A Plan for Every Part (PFEP) is all about determining the right part at the right time, in the quantity needed. Turbo Flow: Using Plan for Every Part (PFEP) to Turbo Charge Your Supply Chain explains how to take this detailed inventory plan from the manufacturing arena and apply it to boost performance and cost efficiencies in your supply chain. It explains how to use PFEP to improve management of your raw materials, WIP, and finished goods inventories.
Tapping into two decades of combined experience at Toyota Motor Manufacturing, the authors explains how to use PFEP to determine how much you need to build, the proper frequency for deliveries, how often you need to pick up from suppliers, and how much inventory you require.
For those willing to fundamentally change the way they do business, this book will light the path to more efficient and profitable supply chain management.
This book defines the role of production control and supply chain management from both a broad view and a ‘nuts-and-bolts, how-to’ perspective. The Plan for Every Part (PFEP) process will help your organization cut across the traditional silos of distribution, manufacturing, purchasing and logistics to create a transparent process that will enable you to truly supply the right part at the right time in the quantity needed.
—Mike Hoseus, Co-Author of Toyota Culture, Former General Manager, Toyota Motor Manufacturing Kentucky
Tim and Robyn have taken the PFEP to another level. Their detailed approach of applying PFEP principles to the entire supply chain will help any company eliminate waste and make progress on their lean journey.
—Earl D. Wilson, Co-Author of Making Materials Flow, President, Wilson Lean Concepts, Inc.
Robyn and Tim so humbly point out that every part has a story, and you have to listen to that story. This is a subtle, but very important point…. Plan for Every Part (PFEP) builds the foundation for supply chain excellence and if truly embraced, will lead to a sustainable competitive advantage with your customers.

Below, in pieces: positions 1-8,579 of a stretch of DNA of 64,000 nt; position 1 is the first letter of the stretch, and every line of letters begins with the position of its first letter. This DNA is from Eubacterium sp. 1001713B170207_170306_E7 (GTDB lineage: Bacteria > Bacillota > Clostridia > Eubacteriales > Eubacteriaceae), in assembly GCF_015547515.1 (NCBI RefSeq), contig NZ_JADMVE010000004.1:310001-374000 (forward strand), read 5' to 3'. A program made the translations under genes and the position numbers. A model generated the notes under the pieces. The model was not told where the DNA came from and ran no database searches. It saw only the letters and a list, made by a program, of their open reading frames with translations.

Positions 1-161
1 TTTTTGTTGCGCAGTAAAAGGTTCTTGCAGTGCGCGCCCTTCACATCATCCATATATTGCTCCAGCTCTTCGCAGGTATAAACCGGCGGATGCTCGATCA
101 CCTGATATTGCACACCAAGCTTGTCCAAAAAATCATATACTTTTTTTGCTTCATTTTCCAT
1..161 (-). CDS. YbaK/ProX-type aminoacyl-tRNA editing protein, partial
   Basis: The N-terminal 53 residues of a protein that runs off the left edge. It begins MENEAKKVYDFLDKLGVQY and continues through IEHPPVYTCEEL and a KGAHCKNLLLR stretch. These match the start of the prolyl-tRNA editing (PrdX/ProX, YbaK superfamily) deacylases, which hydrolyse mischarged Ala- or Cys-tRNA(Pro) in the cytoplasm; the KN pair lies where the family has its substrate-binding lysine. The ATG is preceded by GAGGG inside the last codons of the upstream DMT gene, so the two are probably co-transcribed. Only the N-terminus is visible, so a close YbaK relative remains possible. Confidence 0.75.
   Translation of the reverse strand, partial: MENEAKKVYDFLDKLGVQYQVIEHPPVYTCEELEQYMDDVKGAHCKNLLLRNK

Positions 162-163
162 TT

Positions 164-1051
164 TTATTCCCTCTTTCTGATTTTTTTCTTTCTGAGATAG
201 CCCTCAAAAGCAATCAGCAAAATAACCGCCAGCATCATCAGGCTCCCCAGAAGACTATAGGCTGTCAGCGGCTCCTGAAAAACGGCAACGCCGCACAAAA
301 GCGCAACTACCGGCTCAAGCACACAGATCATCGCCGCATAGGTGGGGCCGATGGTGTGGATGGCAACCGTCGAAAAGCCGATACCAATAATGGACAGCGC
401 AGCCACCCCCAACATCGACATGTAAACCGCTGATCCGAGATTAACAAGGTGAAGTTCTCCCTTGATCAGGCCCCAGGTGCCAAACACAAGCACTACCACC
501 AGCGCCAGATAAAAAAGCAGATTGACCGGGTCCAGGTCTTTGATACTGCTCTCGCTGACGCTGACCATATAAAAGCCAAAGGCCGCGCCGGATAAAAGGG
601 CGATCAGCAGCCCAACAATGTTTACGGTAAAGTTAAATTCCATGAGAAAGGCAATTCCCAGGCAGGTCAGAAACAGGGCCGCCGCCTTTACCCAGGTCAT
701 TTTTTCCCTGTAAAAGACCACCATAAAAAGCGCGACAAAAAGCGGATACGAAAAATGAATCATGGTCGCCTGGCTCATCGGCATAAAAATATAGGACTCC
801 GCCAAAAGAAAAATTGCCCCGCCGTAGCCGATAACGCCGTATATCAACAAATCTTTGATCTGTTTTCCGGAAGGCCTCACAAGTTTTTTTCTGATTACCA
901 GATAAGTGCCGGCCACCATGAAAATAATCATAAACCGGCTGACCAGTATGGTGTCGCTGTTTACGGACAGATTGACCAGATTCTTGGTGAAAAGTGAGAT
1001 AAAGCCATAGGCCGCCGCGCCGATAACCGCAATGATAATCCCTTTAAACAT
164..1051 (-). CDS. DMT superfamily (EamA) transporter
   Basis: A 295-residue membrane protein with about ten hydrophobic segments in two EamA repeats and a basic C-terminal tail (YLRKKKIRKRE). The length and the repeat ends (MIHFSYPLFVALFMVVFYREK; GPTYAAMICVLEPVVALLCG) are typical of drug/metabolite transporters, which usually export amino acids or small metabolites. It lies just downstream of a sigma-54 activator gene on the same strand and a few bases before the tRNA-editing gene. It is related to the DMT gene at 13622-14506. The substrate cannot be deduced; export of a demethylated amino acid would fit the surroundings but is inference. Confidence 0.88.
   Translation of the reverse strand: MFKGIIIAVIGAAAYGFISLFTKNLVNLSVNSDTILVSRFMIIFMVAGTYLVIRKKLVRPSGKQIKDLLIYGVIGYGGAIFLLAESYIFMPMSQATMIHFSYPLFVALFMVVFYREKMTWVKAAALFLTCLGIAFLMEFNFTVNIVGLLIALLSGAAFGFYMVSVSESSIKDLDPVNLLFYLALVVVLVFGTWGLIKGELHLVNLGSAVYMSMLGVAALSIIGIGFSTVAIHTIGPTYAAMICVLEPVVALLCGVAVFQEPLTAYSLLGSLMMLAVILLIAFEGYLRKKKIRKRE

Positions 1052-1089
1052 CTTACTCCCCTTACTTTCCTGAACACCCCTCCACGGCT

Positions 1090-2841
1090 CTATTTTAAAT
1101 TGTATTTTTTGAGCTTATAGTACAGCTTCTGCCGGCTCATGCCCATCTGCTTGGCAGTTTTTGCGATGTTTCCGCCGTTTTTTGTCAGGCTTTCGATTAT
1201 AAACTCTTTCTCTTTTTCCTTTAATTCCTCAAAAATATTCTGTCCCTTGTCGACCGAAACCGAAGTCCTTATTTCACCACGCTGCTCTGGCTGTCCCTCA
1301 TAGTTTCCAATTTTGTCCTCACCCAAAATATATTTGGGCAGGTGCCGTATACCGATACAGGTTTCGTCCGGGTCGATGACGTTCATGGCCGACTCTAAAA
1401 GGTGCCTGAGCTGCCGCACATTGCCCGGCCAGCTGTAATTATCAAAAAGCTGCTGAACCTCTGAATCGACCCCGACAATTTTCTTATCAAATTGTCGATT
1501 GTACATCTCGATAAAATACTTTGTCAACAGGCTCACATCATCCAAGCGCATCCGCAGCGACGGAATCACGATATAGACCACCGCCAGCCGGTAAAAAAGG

—John Bohenick, Executive, Consultant, Board Director, & Former President of the Gates Corporation
A must read for any organization creating a lean enterprise by improving speed in the supply chain.
—Tribby Warfield, Gates Corporation, President, Power Transmission Division North America
Toyota Practiced Lean before It Was Called "Lean"
Origins of a New Idea
Improving on the New Paradigm
Moving on Toward PFEP
Understanding Plan for Every Part
Inventory Buffers Explained
What Should I Build Today?
How Much Inventory Do I Need?
When and Where Do I Need the Inventory?
Management of PFEP
Who Owns the PFEP?
Breaking Down the "Every"
The Toyota Cost Reduction Model
Ownership of the PFEP
What Do I Need to Build What I Need?
Takt Time Calculation Example
The Role of the Supplier
What Do Suppliers Need?
Understanding the Bill of Material to Populate the PFEP
Value Stream Mapping
ABCs of the Part Number
Life Cycle Code
The Right Quantity—Daily Usage Rate
Why Do I Need All This Stuff?
Finished Goods Planning
Manufacturing Planning Time
Supply Chain Cycle Time
Using PFEP for Internal Planning
Internal Route Planning
Coupled versus Decoupled Delivery Routes
A Pull-Card Market
Rules for Supermarket and Usage Point Flow Racks
Receiving/Shipping Address System
Safety First—If It Is Not Safe, Do Not Do It!
Delivering Parts to the Operators’ Fingertips
Small Part Delivery (Known Time—Unknown Quantity)
Kanban Calculation Examples
Understanding the Breakdown of the Product Mix
Planning at the Cell Level
Delivering the Parts to the Cell
Calculating Delivery Frequency
Calculating the Number of Kanban Delivered
Making Your Routes More Efficient
Call Part Delivery (Known Quantity—Unknown Time)
Sequence Part Delivery (Known Time—Unknown Quantity)
Planning: Supporting Processes
Modeling Our Scheduling Process
True Assembly-Based Production
The Role of Production Control
Supply Chain Complexity
Supply Chain Integration
Other Supply Chain Considerations